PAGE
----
The only beech species on the American continent, American beech is common throughout a large range in the east, usually forming mixed broadleaf forests with, among others, sugar maple (Acer saccharum) and yellow birch (Betula alleghaniensis). The smooth grey bark and heavy foliage are reminiscent of its European relative, common beech (F. sylvatica). However, the American species has longer and larger leaves and the trunk is a shade lighter, but the tree itself remains smaller than the European cousin.
Judging by experience at Mustila the American beech can be considered hardier than the European. The lone representative growing on Etelärinne (Southern slope) survived the cold winters of the war years and also those of the 1980s undamaged, while the nearby common beech specimens were severely damaged down to the snow line. American beech is rare in Finland and only a few old individuals are known. Nevertheless their winter hardiness has been so good that the species could be more widely planted in gardens and parks in southern Finland.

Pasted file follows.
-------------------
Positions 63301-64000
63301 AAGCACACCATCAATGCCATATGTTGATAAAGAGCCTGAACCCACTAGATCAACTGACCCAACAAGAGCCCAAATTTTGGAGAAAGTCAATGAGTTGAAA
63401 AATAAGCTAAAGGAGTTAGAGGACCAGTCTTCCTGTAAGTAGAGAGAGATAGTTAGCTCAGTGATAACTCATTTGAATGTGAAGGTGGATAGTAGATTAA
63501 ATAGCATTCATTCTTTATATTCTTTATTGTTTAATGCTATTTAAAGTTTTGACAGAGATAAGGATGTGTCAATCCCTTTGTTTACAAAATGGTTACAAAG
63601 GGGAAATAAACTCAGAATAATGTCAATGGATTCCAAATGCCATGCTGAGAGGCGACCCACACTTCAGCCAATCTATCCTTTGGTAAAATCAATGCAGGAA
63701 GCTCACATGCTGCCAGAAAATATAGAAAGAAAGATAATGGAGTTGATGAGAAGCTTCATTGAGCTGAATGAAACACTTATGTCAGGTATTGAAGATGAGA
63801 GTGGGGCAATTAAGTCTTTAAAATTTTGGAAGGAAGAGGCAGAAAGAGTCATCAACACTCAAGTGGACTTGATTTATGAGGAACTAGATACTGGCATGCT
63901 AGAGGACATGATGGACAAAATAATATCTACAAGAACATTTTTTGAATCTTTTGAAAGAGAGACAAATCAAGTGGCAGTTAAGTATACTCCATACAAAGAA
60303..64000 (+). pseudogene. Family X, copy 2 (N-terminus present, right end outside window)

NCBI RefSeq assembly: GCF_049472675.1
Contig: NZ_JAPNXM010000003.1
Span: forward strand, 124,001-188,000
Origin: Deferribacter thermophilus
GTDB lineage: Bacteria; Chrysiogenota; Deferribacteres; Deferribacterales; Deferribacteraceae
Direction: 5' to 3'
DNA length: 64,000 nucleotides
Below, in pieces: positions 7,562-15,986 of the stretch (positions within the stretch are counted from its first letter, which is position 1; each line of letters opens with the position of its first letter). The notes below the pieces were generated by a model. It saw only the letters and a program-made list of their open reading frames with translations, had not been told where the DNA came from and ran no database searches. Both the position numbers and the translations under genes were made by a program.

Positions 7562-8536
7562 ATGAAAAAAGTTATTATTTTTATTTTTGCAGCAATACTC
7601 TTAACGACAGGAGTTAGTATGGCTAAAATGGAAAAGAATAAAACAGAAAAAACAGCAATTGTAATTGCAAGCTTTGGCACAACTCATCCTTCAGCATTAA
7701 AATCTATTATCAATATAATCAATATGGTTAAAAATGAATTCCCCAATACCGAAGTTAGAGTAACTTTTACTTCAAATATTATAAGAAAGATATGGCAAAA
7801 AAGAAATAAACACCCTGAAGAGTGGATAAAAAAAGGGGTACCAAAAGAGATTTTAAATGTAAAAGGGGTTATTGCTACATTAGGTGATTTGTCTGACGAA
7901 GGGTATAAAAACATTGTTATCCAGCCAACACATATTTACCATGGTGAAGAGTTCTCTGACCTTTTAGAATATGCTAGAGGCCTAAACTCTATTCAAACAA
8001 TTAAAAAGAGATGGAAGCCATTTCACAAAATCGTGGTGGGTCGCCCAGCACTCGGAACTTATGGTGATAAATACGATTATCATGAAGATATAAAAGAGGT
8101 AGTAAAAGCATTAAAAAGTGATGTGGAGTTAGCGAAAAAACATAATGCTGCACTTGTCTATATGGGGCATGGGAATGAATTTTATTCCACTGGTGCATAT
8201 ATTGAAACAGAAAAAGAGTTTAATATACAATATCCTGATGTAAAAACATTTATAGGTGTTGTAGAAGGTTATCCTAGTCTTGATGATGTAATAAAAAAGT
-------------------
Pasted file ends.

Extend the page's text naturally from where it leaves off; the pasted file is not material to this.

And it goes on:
Arboretum Mustila expeditions have collected seed from the northern parts of the species’ natural range in 1996 and 2002. The seedlings grown from these collections have grown well in rich shady forest settings but in open lower areas, susceptible to spring ground frosts, they have suffered some damage and grown slowly.